• If you are citizen of an European Union member nation, you may not use this service unless you are at least 16 years old.

  • Stop wasting time looking for files and revisions. Connect your Gmail, DriveDropbox, and Slack accounts and in less than 2 minutes, Dokkio will automatically organize all your file attachments. Learn more and claim your free account.


Stacked bar graph

Page history last edited by Nathaniel Launer 7 years ago


     A stacked bar graph, also known as a segmented bar chart is a graph that displays the conditional distribution of a categorical variable within each category of another variable. The graph treats each bar as the "whole" and divides it proportionally into segments corresponding to the percentage in each group. The bars are normally plotted vertically but can be plotted horizontally


A stacked bar graph can clearly show whether or not the variables are associated.


A stacked bar graph does unfortunately have some deficiencies. It can be hard to compare the clustered variables. For Example, in the problem below, it would be vary hard to compare the "normal" group across the three age groups. Each age group bar might be the same size, but since the "normal" clustered variable is forced to sit on top of the "low" clustered variable they are not on the same level so we have no way to accurately compare it across the age groups. Overall this is the main problem with this type of graph and this deficiency only gets worse as more clustering variables are added, so this is not an ideal graph to use when you are trying to compare more than three variables.


For example, the problem we will illustrate gives you data on the blood pressure levels and age of a certain companies employees (Problem 37 Pg. 40 in Intro Stats 4th Edition book). One categorical variable measures the age of the employee with three sub-categories (Under 30, 30-49, and over 50) while the other variable measures the level of blood pressure with three sub-categories (low, normal, or high). To determine if these two variables are associated with each other we can use a stacked bar graph.



One can see the the outcomes of the employees blood pressure levels and how it is distributed among each age group. Although the amount of people in each age group differs, we set each age group (independent variable) to be 100%. This way, you can see what percentage in each age group has low, normal or high blood pressure. For example, there were more employees over the age of 50 tested but since we make each age group equal to 100%, it is the same height as the other bars so the percentages of people with low, normal or high blood pressure within this age group can be fairly compared with the other age groups. Creating stacked bar graphs with percentages in this way is useful because as you can see in this problem, by examining this graph you can determine that there is an association between age and blood pressure because as you can see, the older the employee was there were more cases of high blood pressure.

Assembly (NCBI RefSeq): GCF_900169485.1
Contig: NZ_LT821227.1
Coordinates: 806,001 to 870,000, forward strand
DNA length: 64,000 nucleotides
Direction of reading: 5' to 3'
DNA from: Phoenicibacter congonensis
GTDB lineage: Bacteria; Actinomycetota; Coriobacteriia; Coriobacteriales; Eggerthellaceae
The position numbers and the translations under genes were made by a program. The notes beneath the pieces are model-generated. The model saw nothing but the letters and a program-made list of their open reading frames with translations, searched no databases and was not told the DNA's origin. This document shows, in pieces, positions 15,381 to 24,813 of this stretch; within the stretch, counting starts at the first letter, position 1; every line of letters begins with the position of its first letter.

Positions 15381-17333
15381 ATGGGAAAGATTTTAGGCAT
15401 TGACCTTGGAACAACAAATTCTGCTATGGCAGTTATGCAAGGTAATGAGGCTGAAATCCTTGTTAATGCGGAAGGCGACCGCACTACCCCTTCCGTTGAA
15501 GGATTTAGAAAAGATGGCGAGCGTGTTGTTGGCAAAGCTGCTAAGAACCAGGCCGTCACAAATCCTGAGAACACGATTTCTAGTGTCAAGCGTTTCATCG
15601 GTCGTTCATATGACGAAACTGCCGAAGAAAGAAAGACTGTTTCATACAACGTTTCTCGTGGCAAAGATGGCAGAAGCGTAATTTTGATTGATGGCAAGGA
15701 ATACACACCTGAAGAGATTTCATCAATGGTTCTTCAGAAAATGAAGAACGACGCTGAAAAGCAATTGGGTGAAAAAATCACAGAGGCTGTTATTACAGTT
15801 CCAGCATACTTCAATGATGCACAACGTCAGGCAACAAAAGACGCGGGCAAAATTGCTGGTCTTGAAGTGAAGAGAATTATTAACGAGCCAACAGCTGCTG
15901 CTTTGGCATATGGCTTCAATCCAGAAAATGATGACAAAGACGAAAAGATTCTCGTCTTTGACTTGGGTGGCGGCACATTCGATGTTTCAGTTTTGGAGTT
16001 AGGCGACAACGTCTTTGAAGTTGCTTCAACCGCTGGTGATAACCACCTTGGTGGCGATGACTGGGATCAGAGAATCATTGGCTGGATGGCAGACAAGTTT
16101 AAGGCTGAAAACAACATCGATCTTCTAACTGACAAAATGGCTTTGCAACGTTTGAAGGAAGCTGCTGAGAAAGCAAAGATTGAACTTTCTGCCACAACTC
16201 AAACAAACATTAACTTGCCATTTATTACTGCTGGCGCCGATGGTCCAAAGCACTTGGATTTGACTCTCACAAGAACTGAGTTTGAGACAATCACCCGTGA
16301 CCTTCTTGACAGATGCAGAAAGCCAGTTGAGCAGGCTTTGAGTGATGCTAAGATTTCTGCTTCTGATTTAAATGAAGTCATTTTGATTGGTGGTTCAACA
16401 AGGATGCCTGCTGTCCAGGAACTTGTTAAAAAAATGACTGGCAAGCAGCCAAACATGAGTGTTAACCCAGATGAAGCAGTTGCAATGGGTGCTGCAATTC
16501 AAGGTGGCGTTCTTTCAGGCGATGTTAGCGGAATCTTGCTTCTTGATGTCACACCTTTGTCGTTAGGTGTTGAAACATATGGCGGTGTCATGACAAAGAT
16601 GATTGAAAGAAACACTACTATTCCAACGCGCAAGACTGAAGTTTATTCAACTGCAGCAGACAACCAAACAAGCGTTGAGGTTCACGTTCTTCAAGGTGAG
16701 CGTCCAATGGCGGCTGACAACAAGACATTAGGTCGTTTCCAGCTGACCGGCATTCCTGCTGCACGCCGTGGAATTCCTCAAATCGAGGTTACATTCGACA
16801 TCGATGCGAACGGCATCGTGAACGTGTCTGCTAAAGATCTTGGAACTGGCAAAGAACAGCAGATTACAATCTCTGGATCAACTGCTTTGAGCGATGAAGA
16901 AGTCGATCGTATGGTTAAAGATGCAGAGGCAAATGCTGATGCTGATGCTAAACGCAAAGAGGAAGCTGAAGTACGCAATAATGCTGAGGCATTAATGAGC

Creating a Stacked Bar Graph in SPSS

  • Once you have correctly entered the desired data into an SPSS table, click on the Graphs tab and select Chart Builder from the drop down menu.
  • In the Gallery choose the bar type and then click and drag the picture of the segmented bar graph into the chart preview frame.
  • Click and drag your categorical variables on the left into the correct spots in the chart preview frame. The predicting/ independent variable in the x-axis spot, and the response/dependent variable in the segmented spot. (The unoccupied y-axis spot will become the count of the data, or better yet, change it to percentages in the Element Properties menu for the best comparison of data)
  • Once the independent and dependent variables are in the correct spots, click OK to create the graph. SPSS will open the created graph in a new window.
  • (Optional) If your sub-categories are out of order and could be displayed better (such as in ascending or descending order) you can change this. To change it, double click the picture of the graph to open the Chart Editor. In the Chart Editor double click the x-axis label to bring up the editing menu. Click on Categories in the Properties window that appears and then select the sub-category which you wish to rearrange and use the up or down arrows on the right to change its place in the order. You can also rearrange the order in which the variables are stacked in the bars (the clustered variables) by using this same method (double-clicking on them). Click Apply and then close both this menu and the Chart Editor window. (Any aspect of the graph can be changed by bringing up the chart editor window and double-clicking on the desired aspect to bring up it's property menu) 


F    Follow these video instructions to fully complete a stacked bar graph:

Unable to display content. Adobe Flash is required.











Comments (1)

Michael Day said

at 8:54 pm on Nov 11, 2013

Michael Day + Nate Launer

You don't have permission to comment on this page.